This past summer, The Mill created a position for me in the Emerging Tech department. With my filmmaking background and current masters program at ITP, I was one of the few people who fit both fields combined. But The Mill is a critically acclaimed commercial production company and VFX house. They did not need more 3D modelers or Unreal Engine experts. The lead developer wanted my physical computing skills and the creative director was very focused on biometric feedback. They asked me to figure out their circuitry and housing — basically, how can I put all of these sensors onto people? And so began my interest in wearables.

Since I had to consider a lot of problems like movement, comfort and creating wearable items that could fit different sized users, I really started to explore what goes into wearable technology. I taught myself to sew, spent a lot of time in the fashion district and began my first steps into materials research. The trip to Material Connexion was like a visit to the candy store! The entire conductivity aisle made my head explode with ideas. I landed on the Dupont printable ink for multiple reasons. It looked like it could help me with many wearable projects. And I knew that a company like Dupont would probably have great data sheets.



From what I can gather, the stretchable ink can be used on many different fabrics so the soft durometer rating would probably be somewhat based on the fabric of choice. Since it was created for wearable technology to be worn on the human body, I would classify it as a soft material. It is also a flexible material because it is designed to move in every way wearable fabrics can move. The example at Material Connexion was similar to the image above. It was printed onto a very flexible piece of what I think is Polyurethane. And lastly, elasticity. The inks are named stretchable inks and therefore advertise this exact quality. The data sheets claim it is stretchable with a “trace width & strain relief design can enable >15% strain and 4% oscillating strain with minimal change in resistance.”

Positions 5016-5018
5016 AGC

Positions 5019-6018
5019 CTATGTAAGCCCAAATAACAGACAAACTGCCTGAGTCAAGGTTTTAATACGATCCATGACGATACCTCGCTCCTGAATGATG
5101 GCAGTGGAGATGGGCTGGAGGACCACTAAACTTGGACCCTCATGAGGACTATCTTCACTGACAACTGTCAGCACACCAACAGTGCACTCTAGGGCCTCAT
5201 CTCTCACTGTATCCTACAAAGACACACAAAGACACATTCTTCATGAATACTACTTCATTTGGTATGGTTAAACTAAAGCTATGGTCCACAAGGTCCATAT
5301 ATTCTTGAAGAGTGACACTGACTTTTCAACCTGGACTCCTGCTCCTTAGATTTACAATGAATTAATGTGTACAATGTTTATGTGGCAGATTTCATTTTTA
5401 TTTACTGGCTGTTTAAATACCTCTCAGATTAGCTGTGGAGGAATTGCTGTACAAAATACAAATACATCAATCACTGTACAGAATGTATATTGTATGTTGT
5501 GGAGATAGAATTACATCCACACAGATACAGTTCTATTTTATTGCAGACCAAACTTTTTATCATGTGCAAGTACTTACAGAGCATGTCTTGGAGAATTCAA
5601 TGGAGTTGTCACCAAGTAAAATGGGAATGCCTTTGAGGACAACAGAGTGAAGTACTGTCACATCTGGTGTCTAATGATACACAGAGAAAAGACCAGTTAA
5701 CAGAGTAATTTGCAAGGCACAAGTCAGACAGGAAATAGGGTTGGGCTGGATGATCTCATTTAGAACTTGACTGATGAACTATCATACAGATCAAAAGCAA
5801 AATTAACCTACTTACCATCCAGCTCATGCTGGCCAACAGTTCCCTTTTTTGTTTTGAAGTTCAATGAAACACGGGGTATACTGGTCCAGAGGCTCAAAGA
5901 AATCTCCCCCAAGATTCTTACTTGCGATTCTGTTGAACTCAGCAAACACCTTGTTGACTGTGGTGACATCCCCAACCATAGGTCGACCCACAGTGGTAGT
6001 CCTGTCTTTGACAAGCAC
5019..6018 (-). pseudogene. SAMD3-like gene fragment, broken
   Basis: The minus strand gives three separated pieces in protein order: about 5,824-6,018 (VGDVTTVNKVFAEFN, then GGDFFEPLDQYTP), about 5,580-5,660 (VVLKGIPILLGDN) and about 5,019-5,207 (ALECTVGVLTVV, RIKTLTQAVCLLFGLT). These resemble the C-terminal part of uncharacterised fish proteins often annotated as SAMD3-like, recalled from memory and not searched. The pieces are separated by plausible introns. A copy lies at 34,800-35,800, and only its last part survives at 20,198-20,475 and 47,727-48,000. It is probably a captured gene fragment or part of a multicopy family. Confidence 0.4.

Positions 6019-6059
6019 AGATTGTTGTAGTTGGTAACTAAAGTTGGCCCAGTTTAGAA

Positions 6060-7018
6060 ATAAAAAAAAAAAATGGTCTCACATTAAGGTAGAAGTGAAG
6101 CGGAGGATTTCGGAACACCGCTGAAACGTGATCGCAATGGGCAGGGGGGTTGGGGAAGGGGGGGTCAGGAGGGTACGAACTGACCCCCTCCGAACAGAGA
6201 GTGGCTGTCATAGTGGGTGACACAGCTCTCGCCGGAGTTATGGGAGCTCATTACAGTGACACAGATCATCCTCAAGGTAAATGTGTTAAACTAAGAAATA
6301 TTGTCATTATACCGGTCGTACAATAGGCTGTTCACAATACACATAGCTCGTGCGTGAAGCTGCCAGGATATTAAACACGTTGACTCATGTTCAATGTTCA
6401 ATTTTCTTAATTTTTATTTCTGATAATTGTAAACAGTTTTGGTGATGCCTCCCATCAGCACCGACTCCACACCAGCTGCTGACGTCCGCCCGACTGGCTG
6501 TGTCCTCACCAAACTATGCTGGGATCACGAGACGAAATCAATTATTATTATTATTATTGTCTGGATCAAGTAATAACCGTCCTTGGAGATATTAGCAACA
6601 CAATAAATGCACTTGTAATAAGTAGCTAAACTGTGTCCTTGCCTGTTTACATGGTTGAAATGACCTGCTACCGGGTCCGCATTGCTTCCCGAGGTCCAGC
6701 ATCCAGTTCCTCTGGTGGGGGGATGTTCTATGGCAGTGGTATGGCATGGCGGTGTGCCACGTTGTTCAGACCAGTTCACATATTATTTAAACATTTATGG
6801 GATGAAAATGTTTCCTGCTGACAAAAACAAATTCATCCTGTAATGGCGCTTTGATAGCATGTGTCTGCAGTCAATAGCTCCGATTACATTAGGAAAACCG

Dupont is the manufacturer and after calling them, I believed they distribute directly. On my first call, I was forced to leave a message. A woman, Katie Smith called me back with questions about my interest in the product. It is her job to decide who within the company can assist me best in the next call or email. I explained I am a masters student and would love a sample. Katie took down all of my information and the answers to the few questions she asked. She informed me I would probably hear back in the next week or two. In case I do not, she gave me her phone number. Hopefully I will be able to get a free sample. Katie also informed me it is sold in both grams and kilograms, but could not give me pricing. A few hours later, I received an email from their distributor, Insulectro, requesting a call back to discuss further my needs so he can be sure to make the correct recommendations for my projects.



(From the data sheet)

DuPont is introducing a stretchable ink suite for the wearables market

• Manufacturing-ready solution for smart clothing enabled by electronic inks – Thin and comfortable – Washable up to 100 cycles – Stable through repeated elongation

• Screen print formulations as needed for high volume and low cost

• Material selection guidance and post-sales support available

• Currently engaging commercial partners to expand wearable market development